Rich people sure have been taking a lot of flak in the art world lately, haven’t they? There’s hardly an institutional exhibition, call for submissions or trendy non-profit show that doesn’t explicitly or implicitly engage in some kind of class warfare. This kind of thing is bound up in identity, but at the end of the day modern revolutions are about inequality and wealth, and people of all kinds fall along the distribution of inequality.
For the last five years I’ve been lucky to be able to teach art to students all along the wealth-distribution scale. I’ve taught studio courses to professional people from the upper levels of capital income, to blue-collar and service workers in community college, to functionally illiterate high-school students in charter schools. I’ve come in contact with fellow teachers and artists, all of whom more or less belong to the same economic class as I do. And I’ve found people to like and dislike all along the way. There is no inherent virtue in being rich or in being poor. It depends on the individual. A jerk gives me a headache whether they’re a spot-welder or a retired energy-sector executive.
So why are so many art types so mad at rich people? I think a large part of it surely has to do with cognitive incoherence brought on by overexposure to all the Robespierres in the social media “art world.” On Monday some high-profile art type will post a photo of themselves on the lawn of the Menil Collection with all manner of hashtags relating to love and sunny days, while on Tuesday the same person calls for the dismantling of capitalism. ‘Menil’ isn’t a made-up word. It’s the family name of a group of rich people who decided to open their staggering art collection to the public free of charge.
Even the most radical among these types will post a Facebook status about a good show at the Museum of Fine Arts, Houston, followed days later by an explicit denunciation of rich people. All the names on that big engraved wall to the left of the headless Roman sculptures with tiny penises as you enter the Audrey Jones Beck building at the MFAH are those of rich people. Still others will post images of overheated Jenny Holzer texts about hungry babies and purifying fire while also sharing well-lit images of their tasteful paintings installed behind Eames chairs.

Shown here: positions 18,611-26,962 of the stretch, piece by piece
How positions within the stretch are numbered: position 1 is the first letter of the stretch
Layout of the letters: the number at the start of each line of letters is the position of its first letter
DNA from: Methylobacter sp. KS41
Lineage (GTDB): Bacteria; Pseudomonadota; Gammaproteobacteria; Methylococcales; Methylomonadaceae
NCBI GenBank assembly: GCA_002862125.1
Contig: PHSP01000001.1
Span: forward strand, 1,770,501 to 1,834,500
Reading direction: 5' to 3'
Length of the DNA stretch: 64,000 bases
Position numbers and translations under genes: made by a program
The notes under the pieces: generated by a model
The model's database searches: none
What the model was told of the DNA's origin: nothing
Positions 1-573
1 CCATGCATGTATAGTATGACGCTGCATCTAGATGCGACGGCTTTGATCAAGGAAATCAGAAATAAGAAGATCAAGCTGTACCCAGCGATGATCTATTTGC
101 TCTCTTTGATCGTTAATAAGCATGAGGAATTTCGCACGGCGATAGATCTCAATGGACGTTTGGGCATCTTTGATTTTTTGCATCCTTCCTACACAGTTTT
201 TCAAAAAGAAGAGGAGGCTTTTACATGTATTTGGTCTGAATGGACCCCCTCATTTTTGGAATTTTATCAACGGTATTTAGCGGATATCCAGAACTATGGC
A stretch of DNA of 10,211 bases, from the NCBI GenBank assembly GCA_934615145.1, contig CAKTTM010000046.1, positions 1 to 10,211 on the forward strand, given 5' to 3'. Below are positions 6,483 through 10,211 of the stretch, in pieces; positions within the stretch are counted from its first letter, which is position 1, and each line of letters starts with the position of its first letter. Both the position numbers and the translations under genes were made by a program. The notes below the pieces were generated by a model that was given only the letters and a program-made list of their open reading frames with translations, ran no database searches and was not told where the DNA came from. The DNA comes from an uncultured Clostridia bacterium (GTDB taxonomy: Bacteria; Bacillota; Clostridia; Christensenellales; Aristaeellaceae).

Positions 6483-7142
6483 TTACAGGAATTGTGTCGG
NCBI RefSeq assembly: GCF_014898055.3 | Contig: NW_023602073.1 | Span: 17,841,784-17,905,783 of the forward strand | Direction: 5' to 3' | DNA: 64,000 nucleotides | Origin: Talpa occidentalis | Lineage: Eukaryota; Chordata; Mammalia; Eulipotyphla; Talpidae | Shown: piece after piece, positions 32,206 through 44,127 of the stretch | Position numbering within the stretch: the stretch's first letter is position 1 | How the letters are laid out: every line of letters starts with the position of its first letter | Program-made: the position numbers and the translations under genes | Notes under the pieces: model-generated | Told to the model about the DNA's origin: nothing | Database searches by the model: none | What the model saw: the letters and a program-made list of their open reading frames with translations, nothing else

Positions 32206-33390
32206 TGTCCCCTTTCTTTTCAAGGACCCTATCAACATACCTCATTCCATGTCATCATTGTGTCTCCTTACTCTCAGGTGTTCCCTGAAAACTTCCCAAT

Look at the back of every non-profit and museum pamphlet you pick up, and you’ll see acknowledgements to a small handful of very rich people. Rich people sit on the boards of museums and non-profits, and they’re responsible for drumming up funds for these institutions’ operating cost. Enormous endowments? Endowed by rich people. Art has never been disengaged from wealth. Poor people don’t buy art, and they don’t sit on boards of trustees.
The class warfare rhetoric among activist art types is hard to take seriously because it’s so often hypocritical. Do a thought experiment: imagine the art world without rich people. It went dark, didn’t it? Because without philanthropy and voluntary private market demand, both of which depend on inequality and large accumulations wealth, there is no art. There’s only propaganda.
But for the so-called radical art types, the plain fact of philanthropic and market redistribution of wealth — from capital gains to museum endowments, public collections and private galleries — isn’t enough. Ever the conspiracists, who likely distrust their own hearts most of all, these art types want to understand the motivations behind this redistribution.
Ironically, the answer they come up with most often — guilt — is actually something like the truth. It turns out having millions of dollars can make a person pretty self-conscious about how they spend their time and resources. Once you’ve bought the third house on the third continent and stocked the cellar with the most expensive wine on offer, the diminishing material and psychological utility of vast wealth generally tends to make a lot of rich people think about legacy, and the world they’ll leave behind. Experienced as I am with government agencies of one kind or another, I think I’ll take the philanthropy.
A few weeks ago I was talking to a Houston gallerist and I felt a little relieved when he told me that he views most of this rhetoric as stemming from frustrated artists who haven’t been able to get their work into the places they’d like to. If that’s true then it’s the same old story — resentment and frustration with a more fervent cast. But I’m not so sure. Too many artists seem to have fallen in love with their own rage and indignation. In On Revolution, Hannah Arendt writes that “…rage is not only impotent by definition, it is the mode in which impotence becomes active in its final stage of despair.” If this is true, an awful lot of the art world looks pretty flaccid right now.